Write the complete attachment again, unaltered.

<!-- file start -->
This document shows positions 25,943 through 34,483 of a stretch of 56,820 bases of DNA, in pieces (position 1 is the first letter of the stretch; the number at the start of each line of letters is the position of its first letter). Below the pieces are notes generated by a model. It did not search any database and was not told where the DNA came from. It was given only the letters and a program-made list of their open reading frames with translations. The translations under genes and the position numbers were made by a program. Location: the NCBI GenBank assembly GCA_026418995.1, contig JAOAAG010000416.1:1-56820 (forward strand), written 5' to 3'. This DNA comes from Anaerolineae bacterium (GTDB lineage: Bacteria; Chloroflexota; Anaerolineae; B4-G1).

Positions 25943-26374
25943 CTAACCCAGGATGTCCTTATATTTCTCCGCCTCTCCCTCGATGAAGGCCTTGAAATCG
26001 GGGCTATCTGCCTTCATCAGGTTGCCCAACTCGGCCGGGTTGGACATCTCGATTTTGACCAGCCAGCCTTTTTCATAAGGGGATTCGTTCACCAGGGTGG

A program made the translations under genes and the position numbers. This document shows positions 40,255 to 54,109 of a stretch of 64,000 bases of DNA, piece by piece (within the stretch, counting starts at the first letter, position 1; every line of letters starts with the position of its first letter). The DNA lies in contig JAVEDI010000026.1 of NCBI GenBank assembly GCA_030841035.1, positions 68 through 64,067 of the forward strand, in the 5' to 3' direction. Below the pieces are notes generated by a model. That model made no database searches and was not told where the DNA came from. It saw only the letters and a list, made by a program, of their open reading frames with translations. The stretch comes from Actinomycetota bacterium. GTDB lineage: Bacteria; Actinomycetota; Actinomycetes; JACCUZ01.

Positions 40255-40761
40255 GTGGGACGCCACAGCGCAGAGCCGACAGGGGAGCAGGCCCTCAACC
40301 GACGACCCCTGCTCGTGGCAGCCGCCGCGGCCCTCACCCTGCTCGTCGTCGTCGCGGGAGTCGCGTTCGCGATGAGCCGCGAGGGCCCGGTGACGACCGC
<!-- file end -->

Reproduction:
This document shows positions 25,943 through 34,483 of a stretch of 56,820 bases of DNA, in pieces (position 1 is the first letter of the stretch; the number at the start of each line of letters is the position of its first letter). Below the pieces are notes generated by a model. It did not search any database and was not told where the DNA came from. It was given only the letters and a program-made list of their open reading frames with translations. The translations under genes and the position numbers were made by a program. Location: the NCBI GenBank assembly GCA_026418995.1, contig JAOAAG010000416.1:1-56820 (forward strand), written 5' to 3'. This DNA comes from Anaerolineae bacterium (GTDB lineage: Bacteria; Chloroflexota; Anaerolineae; B4-G1).

Positions 25943-26374
25943 CTAACCCAGGATGTCCTTATATTTCTCCGCCTCTCCCTCGATGAAGGCCTTGAAATCG
26001 GGGCTATCTGCCTTCATCAGGTTGCCCAACTCGGCCGGGTTGGACATCTCGATTTTGACCAGCCAGCCTTTTTCATAAGGGGATTCGTTCACCAGGGTGG

A program made the translations under genes and the position numbers. This document shows positions 40,255 to 54,109 of a stretch of 64,000 bases of DNA, piece by piece (within the stretch, counting starts at the first letter, position 1; every line of letters starts with the position of its first letter). The DNA lies in contig JAVEDI010000026.1 of NCBI GenBank assembly GCA_030841035.1, positions 68 through 64,067 of the forward strand, in the 5' to 3' direction. Below the pieces are notes generated by a model. That model made no database searches and was not told where the DNA came from. It saw only the letters and a list, made by a program, of their open reading frames with translations. The stretch comes from Actinomycetota bacterium. GTDB lineage: Bacteria; Actinomycetota; Actinomycetes; JACCUZ01.

Positions 40255-40761
40255 GTGGGACGCCACAGCGCAGAGCCGACAGGGGAGCAGGCCCTCAACC
40301 GACGACCCCTGCTCGTGGCAGCCGCCGCGGCCCTCACCCTGCTCGTCGTCGTCGCGGGAGTCGCGTTCGCGATGAGCCGCGAGGGCCCGGTGACGACCGC